Never desire anything in this world.
It is not because they want fame that
            they remain in solitude;
It is the natural sign springing from their hearts –
The true feeling of non-attachment and renunciation.

Yogis who practice the teaching of the Path Profound,
Dwell always in caves and mountains;
Not that they are cynical or pompous,
But to concentrate on meditation is their self-willing.

I, the cotton-clad, have sung many songs,
Not to amuse myself by singing sophistries,
But for your sake, faithful followers who assemble here,
From my heart I have spoken words helpful and profound.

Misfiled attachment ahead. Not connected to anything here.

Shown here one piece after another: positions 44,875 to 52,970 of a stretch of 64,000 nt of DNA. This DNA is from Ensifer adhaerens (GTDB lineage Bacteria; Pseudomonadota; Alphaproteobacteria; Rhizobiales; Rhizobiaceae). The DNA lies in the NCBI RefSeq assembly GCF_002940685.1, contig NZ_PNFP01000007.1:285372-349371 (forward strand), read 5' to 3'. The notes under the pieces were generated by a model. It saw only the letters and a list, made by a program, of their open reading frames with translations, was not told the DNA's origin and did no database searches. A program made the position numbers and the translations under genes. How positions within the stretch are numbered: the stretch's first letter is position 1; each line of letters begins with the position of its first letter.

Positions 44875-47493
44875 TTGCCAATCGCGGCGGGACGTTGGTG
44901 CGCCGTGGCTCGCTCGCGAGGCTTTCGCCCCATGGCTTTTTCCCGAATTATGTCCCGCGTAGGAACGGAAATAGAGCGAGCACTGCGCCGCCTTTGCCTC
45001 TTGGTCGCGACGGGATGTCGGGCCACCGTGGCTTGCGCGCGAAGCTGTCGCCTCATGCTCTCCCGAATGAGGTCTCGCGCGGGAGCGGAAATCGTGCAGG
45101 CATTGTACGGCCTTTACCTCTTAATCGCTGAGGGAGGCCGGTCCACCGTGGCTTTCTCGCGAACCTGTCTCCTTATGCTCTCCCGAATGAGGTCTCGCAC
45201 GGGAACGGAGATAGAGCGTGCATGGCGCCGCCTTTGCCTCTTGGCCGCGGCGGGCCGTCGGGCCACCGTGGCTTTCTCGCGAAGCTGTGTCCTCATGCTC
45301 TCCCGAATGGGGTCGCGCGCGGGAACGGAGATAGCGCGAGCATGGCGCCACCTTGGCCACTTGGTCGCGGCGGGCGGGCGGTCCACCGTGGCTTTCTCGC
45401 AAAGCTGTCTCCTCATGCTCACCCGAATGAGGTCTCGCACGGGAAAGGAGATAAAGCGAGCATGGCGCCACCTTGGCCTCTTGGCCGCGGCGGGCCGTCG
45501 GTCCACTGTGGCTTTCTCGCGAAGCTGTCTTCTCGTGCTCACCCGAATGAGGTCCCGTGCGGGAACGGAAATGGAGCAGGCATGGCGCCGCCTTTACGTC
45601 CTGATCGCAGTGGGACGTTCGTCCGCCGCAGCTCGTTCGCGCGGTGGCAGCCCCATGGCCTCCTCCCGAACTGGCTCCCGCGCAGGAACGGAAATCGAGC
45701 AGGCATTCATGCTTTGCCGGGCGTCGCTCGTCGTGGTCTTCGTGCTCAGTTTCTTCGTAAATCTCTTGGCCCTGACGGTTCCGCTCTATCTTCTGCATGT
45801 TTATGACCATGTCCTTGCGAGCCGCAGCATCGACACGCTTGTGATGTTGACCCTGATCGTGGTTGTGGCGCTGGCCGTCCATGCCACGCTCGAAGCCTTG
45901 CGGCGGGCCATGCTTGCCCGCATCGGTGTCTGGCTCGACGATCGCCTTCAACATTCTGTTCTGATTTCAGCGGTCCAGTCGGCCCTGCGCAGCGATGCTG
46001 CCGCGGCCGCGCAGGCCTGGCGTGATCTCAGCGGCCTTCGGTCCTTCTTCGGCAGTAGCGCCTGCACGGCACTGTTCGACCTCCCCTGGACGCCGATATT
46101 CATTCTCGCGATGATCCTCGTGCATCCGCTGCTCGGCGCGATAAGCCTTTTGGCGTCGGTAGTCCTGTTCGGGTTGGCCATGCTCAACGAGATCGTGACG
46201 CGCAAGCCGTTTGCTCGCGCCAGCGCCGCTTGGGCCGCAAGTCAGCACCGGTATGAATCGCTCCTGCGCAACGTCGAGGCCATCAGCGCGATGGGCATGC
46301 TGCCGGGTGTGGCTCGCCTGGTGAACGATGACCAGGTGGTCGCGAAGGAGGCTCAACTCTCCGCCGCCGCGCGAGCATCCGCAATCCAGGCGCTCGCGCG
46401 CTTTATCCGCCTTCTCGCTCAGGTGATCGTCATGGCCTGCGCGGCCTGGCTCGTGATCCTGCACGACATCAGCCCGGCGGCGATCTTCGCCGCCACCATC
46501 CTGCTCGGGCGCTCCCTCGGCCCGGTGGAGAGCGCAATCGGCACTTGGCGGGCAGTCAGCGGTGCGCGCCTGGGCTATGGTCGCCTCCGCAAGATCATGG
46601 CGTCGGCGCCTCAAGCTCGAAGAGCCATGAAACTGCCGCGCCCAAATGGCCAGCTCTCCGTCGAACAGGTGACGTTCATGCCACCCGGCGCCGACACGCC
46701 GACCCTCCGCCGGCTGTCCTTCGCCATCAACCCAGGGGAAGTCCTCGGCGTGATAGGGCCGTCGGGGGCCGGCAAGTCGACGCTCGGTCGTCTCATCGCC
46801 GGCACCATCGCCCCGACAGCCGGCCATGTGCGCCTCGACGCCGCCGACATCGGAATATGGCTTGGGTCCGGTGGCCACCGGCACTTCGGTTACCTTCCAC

The disciples then said to Milarepa, “One may live alone in solitude, but it is necessary to have food and a suitable dwelling in which he can meditate properly.” The Jetsun replied, “I have my own food and dwelling which I will illustrate for you.”

I bow down at the feet of the wish-fulfilling Guru.
Pray vouchsafe me your grace in bestowing beneficial food,
Pray make me realize my own body as the house of Buddha,
Pray grant me this sure knowledge.

I built the house through fear,
The home of Sunyata, the void nature of being;
Now I have no fear of its collapsing.
I, the Yogi with the wish-fulfilling gem,
Feel happiness and joy where’er I stay.

Because of the fear of cold, I sought for clothes;
The clothing I found is the Ah Shea Vital Heat.
Now I have no fear of coldness.

Because of the fear of poverty, I sought for riches;
The riches I found are the inexhaustible Seven Holy Jewels.
Now I have no fear of poverty.
Now I have no fear of thirst.